Baker Pacific Direct Gas Fired oven

Baker Pacific Direct Gas Fired oven

Proposed profile for soda crackers DGF

Proposed baking profile for soda cracker oven DGF
Proposed heat ratings for soda cracker oven
Proposed heat ratings for soda cracker oven

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1. Almond Noel, 1989, Biscuits, Cookies and Crackers, Volume 2, The Biscuit Making Process, Elsevier Applied Science Publishers Ltd.

2. Broyart B., Trystram G. 2002, Modelling heat and mass transfer during continuous baking of biscuits, Journal of Food Engineering

3. Chavan R.S. and Chavan S.R, 2010. Microwave Baking in Food Industry: A Review. International Journal of Dairy Science, 5: 113-127.

4. Engineering Toolbox, Radiation Heat Transfer, <>

5. Fahloul, D., et al. 1995. “Measurements and Predictive Modelling Of Heat Fluxes In Continuous Baking Ovens.” Journal of Food Engineering, vol. 26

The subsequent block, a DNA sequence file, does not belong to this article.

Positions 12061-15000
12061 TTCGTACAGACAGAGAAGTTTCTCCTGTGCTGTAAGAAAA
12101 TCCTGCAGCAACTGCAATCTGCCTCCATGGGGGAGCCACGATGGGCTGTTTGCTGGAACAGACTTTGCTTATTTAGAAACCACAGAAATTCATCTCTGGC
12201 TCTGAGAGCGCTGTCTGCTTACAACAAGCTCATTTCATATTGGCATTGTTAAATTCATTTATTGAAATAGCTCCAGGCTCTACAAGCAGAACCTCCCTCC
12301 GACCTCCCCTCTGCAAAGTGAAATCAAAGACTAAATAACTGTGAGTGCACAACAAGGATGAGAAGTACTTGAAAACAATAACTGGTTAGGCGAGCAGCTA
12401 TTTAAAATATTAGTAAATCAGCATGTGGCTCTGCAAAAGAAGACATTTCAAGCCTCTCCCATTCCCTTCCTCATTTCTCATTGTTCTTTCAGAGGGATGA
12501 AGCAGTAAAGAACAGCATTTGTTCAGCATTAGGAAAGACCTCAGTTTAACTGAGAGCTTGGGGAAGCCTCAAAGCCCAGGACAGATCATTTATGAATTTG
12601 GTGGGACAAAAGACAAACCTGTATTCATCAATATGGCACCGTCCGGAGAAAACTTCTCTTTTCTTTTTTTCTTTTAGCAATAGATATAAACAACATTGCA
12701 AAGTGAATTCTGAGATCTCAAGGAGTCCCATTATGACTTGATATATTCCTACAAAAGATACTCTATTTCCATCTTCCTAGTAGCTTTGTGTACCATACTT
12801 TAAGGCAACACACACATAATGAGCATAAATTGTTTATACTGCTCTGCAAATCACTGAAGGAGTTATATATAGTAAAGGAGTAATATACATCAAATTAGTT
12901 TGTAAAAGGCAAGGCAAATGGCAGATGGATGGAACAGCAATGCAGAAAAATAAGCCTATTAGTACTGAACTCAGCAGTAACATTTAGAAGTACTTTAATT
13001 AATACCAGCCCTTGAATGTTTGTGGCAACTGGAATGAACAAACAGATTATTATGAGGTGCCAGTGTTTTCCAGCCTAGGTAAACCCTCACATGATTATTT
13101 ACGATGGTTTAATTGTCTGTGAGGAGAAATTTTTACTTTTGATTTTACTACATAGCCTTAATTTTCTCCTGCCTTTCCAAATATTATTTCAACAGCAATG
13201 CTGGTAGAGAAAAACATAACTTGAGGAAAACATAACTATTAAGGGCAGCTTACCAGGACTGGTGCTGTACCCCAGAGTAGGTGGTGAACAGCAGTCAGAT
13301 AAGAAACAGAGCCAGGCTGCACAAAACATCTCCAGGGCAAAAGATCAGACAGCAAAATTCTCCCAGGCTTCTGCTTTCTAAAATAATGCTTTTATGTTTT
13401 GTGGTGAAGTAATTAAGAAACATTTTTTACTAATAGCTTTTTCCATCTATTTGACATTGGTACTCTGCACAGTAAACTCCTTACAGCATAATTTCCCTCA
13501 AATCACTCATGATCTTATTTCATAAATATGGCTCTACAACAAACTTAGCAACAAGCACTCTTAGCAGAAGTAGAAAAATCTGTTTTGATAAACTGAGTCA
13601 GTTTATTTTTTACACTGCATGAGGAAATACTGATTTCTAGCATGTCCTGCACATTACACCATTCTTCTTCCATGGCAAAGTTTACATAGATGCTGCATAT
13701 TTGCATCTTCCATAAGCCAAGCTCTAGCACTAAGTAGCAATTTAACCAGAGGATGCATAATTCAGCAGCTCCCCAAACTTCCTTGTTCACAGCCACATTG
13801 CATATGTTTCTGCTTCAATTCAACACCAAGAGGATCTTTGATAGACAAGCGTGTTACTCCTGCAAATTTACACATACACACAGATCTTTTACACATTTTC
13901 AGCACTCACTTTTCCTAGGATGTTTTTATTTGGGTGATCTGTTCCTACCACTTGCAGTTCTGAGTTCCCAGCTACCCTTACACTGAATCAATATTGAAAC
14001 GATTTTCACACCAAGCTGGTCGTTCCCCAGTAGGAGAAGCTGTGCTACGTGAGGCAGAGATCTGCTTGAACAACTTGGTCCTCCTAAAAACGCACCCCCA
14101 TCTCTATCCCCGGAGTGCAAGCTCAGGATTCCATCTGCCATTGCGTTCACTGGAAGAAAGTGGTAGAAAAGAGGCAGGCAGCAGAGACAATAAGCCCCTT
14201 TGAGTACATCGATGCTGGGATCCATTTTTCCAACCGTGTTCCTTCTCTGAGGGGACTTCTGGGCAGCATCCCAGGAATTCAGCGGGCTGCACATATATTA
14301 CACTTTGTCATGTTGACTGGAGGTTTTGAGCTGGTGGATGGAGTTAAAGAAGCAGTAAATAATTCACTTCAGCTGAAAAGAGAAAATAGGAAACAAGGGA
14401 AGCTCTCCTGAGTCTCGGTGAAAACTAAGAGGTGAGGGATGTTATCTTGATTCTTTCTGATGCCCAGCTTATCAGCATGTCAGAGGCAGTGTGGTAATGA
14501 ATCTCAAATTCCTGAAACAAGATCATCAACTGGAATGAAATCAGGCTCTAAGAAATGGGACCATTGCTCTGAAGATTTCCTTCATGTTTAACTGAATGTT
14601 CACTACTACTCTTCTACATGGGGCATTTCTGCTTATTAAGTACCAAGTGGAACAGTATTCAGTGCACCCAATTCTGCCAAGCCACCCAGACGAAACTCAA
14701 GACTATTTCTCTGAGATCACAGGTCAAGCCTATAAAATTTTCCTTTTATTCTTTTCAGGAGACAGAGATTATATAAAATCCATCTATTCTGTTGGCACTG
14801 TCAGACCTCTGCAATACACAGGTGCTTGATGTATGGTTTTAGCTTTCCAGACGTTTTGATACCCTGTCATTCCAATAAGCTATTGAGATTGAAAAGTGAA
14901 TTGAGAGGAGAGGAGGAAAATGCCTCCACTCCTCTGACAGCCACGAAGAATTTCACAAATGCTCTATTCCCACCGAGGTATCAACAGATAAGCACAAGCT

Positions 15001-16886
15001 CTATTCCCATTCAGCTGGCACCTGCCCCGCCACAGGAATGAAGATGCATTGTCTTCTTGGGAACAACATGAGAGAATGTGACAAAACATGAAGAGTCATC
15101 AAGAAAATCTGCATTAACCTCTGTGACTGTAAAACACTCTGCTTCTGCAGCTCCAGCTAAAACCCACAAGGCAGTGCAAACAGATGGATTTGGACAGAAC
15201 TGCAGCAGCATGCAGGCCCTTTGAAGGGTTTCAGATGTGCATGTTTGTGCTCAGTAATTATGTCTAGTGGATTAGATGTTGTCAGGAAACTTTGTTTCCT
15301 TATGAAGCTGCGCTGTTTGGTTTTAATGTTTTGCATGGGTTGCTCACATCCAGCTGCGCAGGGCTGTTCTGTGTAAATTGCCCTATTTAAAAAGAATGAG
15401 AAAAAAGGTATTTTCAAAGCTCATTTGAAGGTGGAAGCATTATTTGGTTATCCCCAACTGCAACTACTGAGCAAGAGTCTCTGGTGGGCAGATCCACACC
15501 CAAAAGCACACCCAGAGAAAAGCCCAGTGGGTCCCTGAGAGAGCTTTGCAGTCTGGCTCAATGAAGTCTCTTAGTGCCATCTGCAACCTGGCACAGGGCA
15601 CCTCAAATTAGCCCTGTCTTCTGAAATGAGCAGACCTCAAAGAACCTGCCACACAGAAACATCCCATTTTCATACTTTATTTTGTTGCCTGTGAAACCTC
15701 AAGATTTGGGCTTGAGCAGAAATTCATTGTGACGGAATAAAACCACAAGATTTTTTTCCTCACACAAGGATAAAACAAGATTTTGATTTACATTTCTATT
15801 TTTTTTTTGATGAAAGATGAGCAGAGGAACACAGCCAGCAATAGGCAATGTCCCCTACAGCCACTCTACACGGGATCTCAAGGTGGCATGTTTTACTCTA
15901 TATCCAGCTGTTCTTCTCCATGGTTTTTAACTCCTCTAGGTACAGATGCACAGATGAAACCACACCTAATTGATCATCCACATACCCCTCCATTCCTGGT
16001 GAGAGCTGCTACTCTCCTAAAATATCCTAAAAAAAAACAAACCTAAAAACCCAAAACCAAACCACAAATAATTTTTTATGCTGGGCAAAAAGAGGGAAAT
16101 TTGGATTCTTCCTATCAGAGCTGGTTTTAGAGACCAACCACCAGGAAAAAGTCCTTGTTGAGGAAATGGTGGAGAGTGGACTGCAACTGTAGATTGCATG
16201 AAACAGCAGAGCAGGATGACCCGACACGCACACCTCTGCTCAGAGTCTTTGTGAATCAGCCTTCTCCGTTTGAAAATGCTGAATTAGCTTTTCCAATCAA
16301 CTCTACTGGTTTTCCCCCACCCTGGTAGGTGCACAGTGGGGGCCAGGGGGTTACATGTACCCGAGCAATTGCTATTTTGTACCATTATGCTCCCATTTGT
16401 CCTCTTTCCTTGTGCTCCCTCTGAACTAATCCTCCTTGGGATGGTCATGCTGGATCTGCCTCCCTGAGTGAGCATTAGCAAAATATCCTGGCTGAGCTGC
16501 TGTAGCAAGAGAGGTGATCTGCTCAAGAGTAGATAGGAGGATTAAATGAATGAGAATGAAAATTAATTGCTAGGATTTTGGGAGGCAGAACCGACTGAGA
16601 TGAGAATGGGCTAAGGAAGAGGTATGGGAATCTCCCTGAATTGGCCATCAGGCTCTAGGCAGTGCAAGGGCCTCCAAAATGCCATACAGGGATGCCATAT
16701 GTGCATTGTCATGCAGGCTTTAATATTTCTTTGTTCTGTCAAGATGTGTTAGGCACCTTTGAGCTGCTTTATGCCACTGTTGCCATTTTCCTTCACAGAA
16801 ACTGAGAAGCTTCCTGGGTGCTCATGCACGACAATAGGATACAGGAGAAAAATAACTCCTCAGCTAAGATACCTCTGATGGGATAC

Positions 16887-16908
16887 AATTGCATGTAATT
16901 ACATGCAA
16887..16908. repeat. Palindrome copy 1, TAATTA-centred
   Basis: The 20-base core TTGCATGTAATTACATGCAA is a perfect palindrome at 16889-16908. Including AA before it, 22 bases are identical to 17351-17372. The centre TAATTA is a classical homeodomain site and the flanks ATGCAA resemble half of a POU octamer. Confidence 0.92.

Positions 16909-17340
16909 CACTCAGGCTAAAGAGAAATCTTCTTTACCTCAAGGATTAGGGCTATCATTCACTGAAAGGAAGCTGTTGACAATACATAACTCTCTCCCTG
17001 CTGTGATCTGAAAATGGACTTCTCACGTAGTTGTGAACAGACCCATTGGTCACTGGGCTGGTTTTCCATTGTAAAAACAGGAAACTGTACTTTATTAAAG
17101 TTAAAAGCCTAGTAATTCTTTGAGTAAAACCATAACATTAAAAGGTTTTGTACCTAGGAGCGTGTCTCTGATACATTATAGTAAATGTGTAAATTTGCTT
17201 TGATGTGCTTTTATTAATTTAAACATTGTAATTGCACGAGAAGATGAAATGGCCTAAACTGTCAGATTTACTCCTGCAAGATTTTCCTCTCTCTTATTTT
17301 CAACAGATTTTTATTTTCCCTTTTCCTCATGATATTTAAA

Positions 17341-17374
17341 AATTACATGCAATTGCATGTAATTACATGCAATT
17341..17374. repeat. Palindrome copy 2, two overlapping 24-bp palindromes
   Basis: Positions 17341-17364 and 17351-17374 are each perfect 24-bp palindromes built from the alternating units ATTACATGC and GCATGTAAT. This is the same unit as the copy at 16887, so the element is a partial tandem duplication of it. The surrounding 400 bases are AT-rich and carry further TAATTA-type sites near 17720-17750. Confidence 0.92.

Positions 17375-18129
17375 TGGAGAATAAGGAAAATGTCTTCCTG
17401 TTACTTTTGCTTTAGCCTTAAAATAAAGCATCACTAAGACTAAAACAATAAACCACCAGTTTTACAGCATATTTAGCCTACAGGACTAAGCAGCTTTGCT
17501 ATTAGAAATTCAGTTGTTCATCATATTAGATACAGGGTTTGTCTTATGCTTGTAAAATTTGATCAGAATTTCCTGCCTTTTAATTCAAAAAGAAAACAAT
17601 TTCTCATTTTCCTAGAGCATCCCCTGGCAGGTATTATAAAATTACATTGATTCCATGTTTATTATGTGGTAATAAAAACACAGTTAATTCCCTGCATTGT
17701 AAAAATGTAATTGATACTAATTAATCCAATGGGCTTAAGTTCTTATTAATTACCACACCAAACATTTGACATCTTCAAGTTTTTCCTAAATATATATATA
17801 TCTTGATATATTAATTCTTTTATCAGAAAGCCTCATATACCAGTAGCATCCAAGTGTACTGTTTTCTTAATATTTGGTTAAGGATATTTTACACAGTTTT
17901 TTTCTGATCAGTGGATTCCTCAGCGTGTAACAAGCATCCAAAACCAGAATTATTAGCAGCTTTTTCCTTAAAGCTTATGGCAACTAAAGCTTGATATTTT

6. Food Science and Food Safety, Infrared Heating in Food Processing: An Overview, Vol 7, 2008.

7. Hightech Europe, 2011. Baking with Infrared Heating.

8. Institute of Food Technologists. Infrared Heating in Food Processing, Comprehensive Reviews in Food Science and Safety, Vol.7, 2008

9. Journal of  Culinary Science and Technology, 6(2-3) 105-118, 2008. Effect of Far-Infrared Oven on the Qualities of Bakery Products.

10. Kerone. Industrial Heating System for Biscuit and Cookies Baking, 2016.

11. Koral T.  Radio Frequency Heating and Post Baking.

12. Mihalos M. New Food Magazine. Effect of Oven Modes on Baking Unit Operations. Russell Publishing, United Kingdom.

13. Molecules, A comprehensive review on Infrared Heating, 2019, 24, 4125.

14. Monga A. Radio Frequency Applications in Bakeries.

15. Shiffmann R.F.  Microwave Technology in Baking. 1993, Springer Boston.

16. Wade P. Biscuit Baking by Near Infrared Radiation, J. Food Eng. 1987, 

6, 165-175

Kathiravan Krishnamurthy Harpreet Kaur Khurana Jun Soojin Joseph Irudayaraj Ali Demirci

Leading image by Nataliya Arzamasova/